We demonstrate an all-fiber acousto-optic tunable bandpass filter exhibiting narrow optical bandwidth and negligible polarization dependence by employing a novel ultraviolet (UV)-induced core-mode blocker written in a high numerical aperture (NA) fiber. It was demonstrated that the device had the measured 3-dB optical bandwidth of 0.65 nm, the polarization-dependent center-wavelength splitting of 0.05 nm and the extinction ratio of -22dB at the wavelength around 1550 nm. The details of the transmission characteristics and the loss mechanism of the core-mode blocking element inscribed in the high NA fiber are discussed.
©2007 Optical Society of America
Tunable bandpass filters are key components in optical communication networks and optical sensor systems. In particular, all-fiber acousto-optic tunable filters (AOTFs) have attracted considerable interest because of their advantages such as wide and fast wavelength tuning and variable attenuation with simple electric control [1, 2]. Practical notch filters with a simple AOTF structure have been realized based on wavelength selective acousto-optic coupling from the core mode to the cladding modes that can be easily removed . In addition to the notch filters, bandpass filters are desired to expand the applications of such filters. Some key features required for a practical acousto-optic tunable bandpass filter (AOTBF) include availability of narrow linewidth, negligible polarization dependence, low loss, small form factor, high extinction ratio, environmental stability, and in some cases, no frequency shift. Several different AOTBFs have been demonstrated using core mode blockers with compact size [4, 5], and narrow bandwidth using high dispersion fiber and Sagnac interferometer . However, a device having all of the desired properties has not been reported to our knowledge.
In this paper, we demonstrate an AOTBF that satisfies all of the desired properties mentioned above having narrow bandwidth (0.65 nm), low polarization dependent loss (0.18dB), low insertion loss (1dB), small form factor, and zero frequency shift. These properties were made possible by using a newly developed ultraviolet (UV)-induced core-mode blocker and a dispersion compensating fiber (DCF) . The new core-mode blocker provides high extinction ratio with low transmission loss and negligible polarization dependence. The narrow bandwidth results from highly dispersive core mode, and the polarization insensitivity comes from the reduced thermal stress effect caused by the small core and depressed cladding structure .
2. Experiment and analysis
Figure 1 shows the schematic of an AOTBF. The AOTBF is composed of an acoustic transducer and a core-mode blocker in the middle section of the fiber. In the filter, the incident LP01 core mode is converted to the LP11 cladding mode at resonant wavelength by a flexural acoustic wave. The converted cladding mode passes through the core-mode blocker with small transmission loss and is coupled back to the core mode by the acoustic wave. On the other hand, the uncoupled core mode at non-resonance wavelengths suffers large loss by the core mode blocker. As a result, the device performs a bandpass filter function at a specific wavelength [4, 7]. The resonant wavelength and the transmitted power of the filter can be tuned by adjusting the frequency and the voltage of the applied electric signal, respectively.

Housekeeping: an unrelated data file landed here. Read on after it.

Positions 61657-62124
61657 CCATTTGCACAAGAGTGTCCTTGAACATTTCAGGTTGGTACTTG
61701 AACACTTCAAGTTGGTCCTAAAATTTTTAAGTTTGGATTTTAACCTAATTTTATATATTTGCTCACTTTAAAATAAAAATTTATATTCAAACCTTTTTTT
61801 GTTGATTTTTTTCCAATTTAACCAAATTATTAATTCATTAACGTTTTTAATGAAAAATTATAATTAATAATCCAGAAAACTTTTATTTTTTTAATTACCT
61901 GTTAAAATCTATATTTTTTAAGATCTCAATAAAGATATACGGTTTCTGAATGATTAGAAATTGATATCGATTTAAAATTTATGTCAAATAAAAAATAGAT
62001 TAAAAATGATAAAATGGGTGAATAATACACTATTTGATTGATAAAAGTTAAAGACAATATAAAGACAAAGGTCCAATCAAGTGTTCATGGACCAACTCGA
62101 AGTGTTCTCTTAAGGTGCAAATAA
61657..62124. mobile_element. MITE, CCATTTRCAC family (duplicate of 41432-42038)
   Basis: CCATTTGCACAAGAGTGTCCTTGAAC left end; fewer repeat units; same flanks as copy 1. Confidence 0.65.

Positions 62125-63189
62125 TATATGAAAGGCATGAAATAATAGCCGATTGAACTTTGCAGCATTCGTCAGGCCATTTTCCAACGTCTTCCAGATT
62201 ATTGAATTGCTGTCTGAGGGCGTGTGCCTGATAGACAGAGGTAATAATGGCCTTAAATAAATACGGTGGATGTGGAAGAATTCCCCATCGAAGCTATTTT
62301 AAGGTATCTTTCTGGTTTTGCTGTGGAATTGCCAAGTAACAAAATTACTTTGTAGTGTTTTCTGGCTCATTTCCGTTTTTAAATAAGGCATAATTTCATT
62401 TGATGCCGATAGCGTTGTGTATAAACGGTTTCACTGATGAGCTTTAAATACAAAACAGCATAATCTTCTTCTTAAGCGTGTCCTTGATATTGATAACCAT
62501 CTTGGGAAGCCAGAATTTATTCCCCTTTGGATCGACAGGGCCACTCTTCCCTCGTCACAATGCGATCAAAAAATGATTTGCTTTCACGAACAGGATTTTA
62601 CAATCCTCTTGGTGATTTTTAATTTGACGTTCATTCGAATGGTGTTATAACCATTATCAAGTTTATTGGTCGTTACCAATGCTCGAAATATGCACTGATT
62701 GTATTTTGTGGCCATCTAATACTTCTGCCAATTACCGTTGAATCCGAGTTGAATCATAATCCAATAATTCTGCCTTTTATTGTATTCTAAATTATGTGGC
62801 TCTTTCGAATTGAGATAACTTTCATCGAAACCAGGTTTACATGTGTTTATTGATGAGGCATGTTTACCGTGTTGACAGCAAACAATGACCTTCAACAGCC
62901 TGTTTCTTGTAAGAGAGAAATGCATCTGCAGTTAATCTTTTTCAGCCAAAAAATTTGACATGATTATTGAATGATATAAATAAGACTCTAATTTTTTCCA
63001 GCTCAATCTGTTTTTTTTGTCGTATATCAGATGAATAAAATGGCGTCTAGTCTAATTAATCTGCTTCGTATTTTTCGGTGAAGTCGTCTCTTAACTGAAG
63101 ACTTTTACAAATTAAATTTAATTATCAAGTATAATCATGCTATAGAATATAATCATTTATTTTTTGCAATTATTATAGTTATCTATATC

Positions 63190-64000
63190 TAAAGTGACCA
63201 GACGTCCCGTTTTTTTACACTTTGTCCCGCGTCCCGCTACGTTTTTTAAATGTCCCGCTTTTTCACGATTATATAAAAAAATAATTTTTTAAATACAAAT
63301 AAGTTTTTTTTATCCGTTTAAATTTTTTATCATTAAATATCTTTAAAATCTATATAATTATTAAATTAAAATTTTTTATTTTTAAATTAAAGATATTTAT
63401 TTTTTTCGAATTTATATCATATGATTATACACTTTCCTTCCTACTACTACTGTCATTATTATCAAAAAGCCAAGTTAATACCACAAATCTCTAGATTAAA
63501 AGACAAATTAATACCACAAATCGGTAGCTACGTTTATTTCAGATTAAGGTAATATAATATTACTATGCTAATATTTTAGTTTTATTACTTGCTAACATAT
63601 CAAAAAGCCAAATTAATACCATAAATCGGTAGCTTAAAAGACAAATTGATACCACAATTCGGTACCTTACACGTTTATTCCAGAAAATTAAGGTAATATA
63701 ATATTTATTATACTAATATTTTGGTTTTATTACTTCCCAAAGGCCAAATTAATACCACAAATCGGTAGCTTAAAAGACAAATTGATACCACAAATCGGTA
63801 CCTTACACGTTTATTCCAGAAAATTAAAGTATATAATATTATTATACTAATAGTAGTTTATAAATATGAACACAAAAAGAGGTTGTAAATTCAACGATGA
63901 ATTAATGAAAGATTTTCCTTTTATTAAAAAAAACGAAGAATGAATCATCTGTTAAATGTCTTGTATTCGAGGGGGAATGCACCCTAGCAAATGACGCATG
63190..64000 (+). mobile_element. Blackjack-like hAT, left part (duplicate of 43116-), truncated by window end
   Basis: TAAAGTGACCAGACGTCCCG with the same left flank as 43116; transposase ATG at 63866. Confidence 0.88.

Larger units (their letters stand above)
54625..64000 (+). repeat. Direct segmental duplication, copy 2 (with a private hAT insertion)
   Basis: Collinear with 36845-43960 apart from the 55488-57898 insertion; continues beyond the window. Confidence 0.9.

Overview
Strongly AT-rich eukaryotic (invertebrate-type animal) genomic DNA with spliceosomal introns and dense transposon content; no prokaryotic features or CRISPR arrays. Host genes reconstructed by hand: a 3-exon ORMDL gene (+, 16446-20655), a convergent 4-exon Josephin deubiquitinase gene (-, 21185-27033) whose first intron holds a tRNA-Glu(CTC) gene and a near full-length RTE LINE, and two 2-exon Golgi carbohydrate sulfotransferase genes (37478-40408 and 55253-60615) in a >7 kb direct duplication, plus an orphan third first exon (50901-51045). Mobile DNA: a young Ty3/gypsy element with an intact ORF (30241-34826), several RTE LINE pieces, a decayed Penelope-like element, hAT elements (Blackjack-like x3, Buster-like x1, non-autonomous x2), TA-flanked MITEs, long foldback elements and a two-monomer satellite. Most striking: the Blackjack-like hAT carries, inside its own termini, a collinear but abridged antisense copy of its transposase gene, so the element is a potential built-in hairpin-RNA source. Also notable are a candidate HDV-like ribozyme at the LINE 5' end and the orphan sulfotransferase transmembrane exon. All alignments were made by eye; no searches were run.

Some key performance parameters, such as insertion loss and extinction ratio, of the AOTBF is determined by how well the core-mode blocker eliminates the core mode without inducing significant loss in the cladding mode. Novel fabrication methods of the core mode blocker for application to the long period fiber grating (LPFG) based all-fiber bandpass filters by exposing hydrogen-loaded optical fibers to local electric arc discharge  or near-UV light (300 - 305 nm) from an Ar ion laser  were previously reported. In our experiment, the core-mode blocker was fabricated by side illumination of KrF laser (λ = 248 nm, pulse repetition frequency of 1 to 10 Hz) with the energy of 280 mJ/pulse onto the hydrogen-loaded high numerical aperture (NA) fiber, because UV light of 248 nm spectral region could be more efficiently absorbed into the highly Ge-doped core of the fiber due to photosensitivity . Figure 2 shows a damage track at the core-cladding boundary of the fiber section induced by UV radiation as in the case of fiber Bragg gratings . The damage track is believed to be caused by the intense local heating due to interaction of the UV pulse with free-electron plasma . The fabricated core-mode blocker was about 18-mm long, and the resultant core-mode loss was between 15dB and 30 dB over a broad wavelength range of 1200 to 1700 nm, as shown in Fig. 3
Figure 4 shows the spectral characteristic of the fabricated core-mode blocker in the wavelength range of our current interest. It is interesting to note that the core-mode loss shows polarization dependence depending on the polarization direction of the side-illuminated UV light. When the polarization of the UV light beam is oriented parallel to the longitudinal axis of the fiber, no polarization dependence in transmission is observed within the measurement accuracy [Fig. 4(a)]. On the other hand, when the UV light whose polarization direction is perpendicular to the fiber axis is illuminated, the transmission exhibits strong polarization dependence [Fig. 4(b)]. The polarization dependence is attributed to UV induced anisotropy of the damage track , which is expected to cause the polarization dependent light scattering.